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On June 1 2009, Air France Flight 447 vanished on a routine transatlantic flight. The circumstances were mysterious until the black box flight recorder was recovered nearly two years later, and the awful truth became apparent: three highly trained pilots had crashed a fully functional aircraft into the ocean, killing all 288 people on board, because they had become confused by what their Airbus 330’s automated systems had been telling them.
I’ve recently found myself returning to the final moments of Flight 447, vividly described by articles in Popular Mechanics and Vanity Fair. I cannot shake the feeling that the accident has something important to teach us about both the risks and the enormous rewards of artificial intelligence.
The latest generative AI can produce poetry and art, while decision-making AI systems have the power to find useful patterns in a confusing mess of data. These new technologies have no obvious precursors, but they do have parallels. Not for nothing is Microsoft’s suite of AI tools now branded “Copilot”. “Autopilot” might be more accurate, but either way, it is an analogy worth examining.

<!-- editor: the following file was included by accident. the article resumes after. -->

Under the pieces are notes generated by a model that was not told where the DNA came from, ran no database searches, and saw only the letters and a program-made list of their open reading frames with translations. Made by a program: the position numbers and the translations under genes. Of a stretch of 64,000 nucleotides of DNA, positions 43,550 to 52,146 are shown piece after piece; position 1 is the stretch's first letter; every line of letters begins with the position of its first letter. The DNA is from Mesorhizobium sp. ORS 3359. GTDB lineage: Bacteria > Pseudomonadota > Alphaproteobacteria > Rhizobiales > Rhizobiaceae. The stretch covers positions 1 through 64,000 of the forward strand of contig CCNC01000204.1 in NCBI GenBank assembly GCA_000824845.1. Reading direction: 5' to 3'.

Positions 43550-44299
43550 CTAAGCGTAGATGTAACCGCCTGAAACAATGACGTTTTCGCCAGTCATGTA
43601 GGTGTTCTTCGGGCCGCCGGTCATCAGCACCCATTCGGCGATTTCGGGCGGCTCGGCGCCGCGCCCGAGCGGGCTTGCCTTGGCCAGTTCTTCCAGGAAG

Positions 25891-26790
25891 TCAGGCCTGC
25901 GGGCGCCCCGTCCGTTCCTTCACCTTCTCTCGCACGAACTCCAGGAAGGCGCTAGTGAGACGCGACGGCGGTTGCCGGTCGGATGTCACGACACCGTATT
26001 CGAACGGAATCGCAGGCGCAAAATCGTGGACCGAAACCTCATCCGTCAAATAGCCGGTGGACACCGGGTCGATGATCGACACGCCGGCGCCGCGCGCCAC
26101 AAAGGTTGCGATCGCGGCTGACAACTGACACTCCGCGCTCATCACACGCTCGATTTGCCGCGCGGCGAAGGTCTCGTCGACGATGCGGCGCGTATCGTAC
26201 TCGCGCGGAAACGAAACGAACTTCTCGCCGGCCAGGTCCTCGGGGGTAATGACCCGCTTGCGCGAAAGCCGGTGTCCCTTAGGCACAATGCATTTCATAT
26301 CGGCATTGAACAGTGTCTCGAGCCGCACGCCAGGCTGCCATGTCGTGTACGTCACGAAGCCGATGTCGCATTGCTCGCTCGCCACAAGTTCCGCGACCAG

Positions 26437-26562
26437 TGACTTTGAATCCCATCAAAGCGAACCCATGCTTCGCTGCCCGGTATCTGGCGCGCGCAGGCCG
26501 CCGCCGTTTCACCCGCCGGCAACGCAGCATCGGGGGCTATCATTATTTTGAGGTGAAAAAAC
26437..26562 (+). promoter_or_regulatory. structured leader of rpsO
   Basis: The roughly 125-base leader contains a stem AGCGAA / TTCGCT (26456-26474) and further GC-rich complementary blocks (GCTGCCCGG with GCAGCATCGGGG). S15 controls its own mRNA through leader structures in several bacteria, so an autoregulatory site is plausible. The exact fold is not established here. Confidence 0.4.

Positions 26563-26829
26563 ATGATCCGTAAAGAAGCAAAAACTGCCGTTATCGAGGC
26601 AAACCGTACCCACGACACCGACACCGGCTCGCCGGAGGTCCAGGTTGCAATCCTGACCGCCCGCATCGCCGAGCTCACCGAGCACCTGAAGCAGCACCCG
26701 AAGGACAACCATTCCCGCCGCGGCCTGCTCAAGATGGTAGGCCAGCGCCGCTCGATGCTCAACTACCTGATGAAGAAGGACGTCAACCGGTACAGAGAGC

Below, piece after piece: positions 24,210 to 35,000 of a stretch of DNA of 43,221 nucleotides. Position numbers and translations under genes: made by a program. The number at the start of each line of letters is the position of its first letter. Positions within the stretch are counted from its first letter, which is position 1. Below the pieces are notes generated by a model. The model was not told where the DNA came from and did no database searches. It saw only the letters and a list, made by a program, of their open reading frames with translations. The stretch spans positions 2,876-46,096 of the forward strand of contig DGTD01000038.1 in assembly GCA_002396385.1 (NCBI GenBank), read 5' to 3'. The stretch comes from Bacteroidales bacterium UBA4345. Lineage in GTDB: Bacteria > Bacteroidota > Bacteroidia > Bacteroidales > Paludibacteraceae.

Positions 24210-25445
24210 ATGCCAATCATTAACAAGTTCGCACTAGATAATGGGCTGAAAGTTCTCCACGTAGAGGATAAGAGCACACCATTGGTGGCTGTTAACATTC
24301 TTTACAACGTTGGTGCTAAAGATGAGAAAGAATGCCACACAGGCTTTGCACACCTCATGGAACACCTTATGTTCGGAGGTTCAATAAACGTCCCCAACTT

Back to Flight 447. The A330 is renowned for being smooth and easy to fly, thanks to a sophisticated flight automation system called assistive fly-by-wire. Traditionally the pilot has direct control of the aircraft’s flaps, but an assistive fly-by-wire system translates the pilot’s jerky movements into smooth instructions. This makes it hard to crash an A330, and the plane had a superb safety record before the Air France tragedy. But, paradoxically, there is a risk to building a plane that protects pilots so assiduously from error. It means that when a challenge does occur, the pilots will have very little experience to draw on as they try to meet that challenge.